Glad you got a laugh Em – you always give so many. I’m really trying to record and remember those funny/sweet/silly things they say – they will stop and be sensible, or smart-ass or whatever one day and we will miss those funny things. Good luck if she’s already eye-rolling!

  5. Bexy McFly

    Hahaha I remember asking my parents what things meant at opportune times, like the dinner table or when their friends were over. I already knew what they meant (thanks school), but I liked watching them go all uncomfortable – maybe that’s what yours are doing! Watch out!

    1. Kathy Kruger

      thanks for visiting Bexy – I think I’m also guilty of this subtle torture of my parents, so I guess I can expect it back. Just didn’t expect that attitude to go into over-drive at such a young age.

  6. This Charming Mum

    Oh that is a spectacular eye roll! I never realised it all started so young. My 6 and 7 year olds could eye roll for Australia – so many years of bad attitude ahead of us! You really do have to laugh at the little things they say, otherwise your wine bill would be astronomical.

  7. Stephanie

    Kids are so perceptive and clever, aren’t they! Lately my Little Man will say he’s hungry and when I offer him a meal, he’d say not hungry for lunch, he ‘d hungry for lollies. This usually occurs after he’s had a lolly as a treat!

    1. Kathy Kruger

      It is funny Steph how there seems to be too separate stomachs – for dinner/lunch and the other for treats – no doubt which one seems to be able to hold more!

  8. coloursofsunset

    So I was probably about 9 or 10 years old when I, at the top of my lungs, called my sister a LESBIAN! I had no idea what it meant. I don’t even know where I heard it! Kids do say the darndest things…I just love “i’m boring!” instead of i’m bored. lol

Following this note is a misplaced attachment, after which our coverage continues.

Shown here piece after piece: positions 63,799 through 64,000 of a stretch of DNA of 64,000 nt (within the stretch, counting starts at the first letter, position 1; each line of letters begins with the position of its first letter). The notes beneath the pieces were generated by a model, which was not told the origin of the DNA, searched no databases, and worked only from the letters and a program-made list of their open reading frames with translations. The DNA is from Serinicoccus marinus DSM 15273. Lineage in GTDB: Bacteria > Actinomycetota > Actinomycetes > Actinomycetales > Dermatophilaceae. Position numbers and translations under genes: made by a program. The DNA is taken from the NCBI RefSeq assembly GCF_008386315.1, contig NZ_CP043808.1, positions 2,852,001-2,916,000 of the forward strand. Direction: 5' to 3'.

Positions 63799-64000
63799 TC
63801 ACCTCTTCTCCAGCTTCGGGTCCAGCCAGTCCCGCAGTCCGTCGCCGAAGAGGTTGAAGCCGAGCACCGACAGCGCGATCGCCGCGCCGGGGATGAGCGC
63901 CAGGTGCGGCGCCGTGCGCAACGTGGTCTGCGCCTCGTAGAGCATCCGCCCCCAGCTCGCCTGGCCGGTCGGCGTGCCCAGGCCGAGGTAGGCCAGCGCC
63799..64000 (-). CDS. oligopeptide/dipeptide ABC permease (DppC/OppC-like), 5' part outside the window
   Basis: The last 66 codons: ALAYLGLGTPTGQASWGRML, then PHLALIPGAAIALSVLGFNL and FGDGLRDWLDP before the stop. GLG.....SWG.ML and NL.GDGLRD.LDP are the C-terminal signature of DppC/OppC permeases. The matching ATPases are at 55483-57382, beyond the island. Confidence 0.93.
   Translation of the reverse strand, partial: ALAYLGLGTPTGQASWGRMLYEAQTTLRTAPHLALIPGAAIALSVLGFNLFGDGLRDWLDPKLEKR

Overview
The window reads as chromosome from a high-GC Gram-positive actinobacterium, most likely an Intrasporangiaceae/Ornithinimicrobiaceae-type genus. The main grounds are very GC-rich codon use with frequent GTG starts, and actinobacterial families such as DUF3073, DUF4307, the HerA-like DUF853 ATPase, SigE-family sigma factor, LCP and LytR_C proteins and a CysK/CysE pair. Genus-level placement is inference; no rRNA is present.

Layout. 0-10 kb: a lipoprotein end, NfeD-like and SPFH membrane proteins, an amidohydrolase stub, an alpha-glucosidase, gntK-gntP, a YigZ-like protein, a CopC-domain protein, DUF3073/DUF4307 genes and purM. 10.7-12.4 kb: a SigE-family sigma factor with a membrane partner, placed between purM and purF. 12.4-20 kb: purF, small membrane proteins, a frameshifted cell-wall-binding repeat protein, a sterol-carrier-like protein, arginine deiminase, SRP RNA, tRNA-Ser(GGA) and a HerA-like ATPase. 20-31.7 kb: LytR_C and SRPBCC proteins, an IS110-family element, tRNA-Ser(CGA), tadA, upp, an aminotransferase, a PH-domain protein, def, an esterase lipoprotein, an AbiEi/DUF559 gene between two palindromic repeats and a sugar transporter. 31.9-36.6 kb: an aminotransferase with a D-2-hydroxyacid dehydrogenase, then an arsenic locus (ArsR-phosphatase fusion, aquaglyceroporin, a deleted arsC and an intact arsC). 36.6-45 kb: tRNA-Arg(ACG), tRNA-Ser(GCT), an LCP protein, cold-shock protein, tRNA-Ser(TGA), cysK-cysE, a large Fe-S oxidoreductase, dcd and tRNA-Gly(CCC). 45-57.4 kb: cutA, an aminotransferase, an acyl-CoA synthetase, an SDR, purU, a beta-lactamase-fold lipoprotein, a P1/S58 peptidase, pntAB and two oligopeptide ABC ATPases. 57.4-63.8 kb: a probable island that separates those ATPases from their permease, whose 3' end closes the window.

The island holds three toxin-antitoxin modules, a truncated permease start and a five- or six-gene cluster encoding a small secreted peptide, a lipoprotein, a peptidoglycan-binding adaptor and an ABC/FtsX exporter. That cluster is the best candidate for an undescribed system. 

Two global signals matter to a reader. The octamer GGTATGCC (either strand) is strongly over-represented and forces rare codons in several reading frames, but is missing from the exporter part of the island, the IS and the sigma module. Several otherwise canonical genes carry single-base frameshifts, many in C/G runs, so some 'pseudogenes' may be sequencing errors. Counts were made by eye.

9. Carolyn Tate (@carolynwriter)

    Oh my, my oldest is about to turn 10 and I can see the attitude starting to take shape – I’m bracing myself! I think we should go easy on ourselves as far as recording it all goes, though. I reckon there is something to be said for just being in the moment and enjoying the giggles rather than writing it all down. At least, that’s what I tell myself as justification for the fact that in 10 years and 3 kids, I haven’t recorded a darn thing. 🙂

    1. Kathy Kruger

      I think around ten is when they seem to hit the attitude button, big time. And you’re right Carolyn about just enjoying the moment – the feelings we store in our memories are more important than the details.

    1. Kathy Kruger

      I think it’s the frequency of the eye roll that gets me, it’s like a permanent expression and she’s too old about the wind changing and your face being frozen forever. Thanks for visiting.

Thanks for commenting and sharing the love

This site uses Akismet to reduce spam. Learn how your comment data is processed.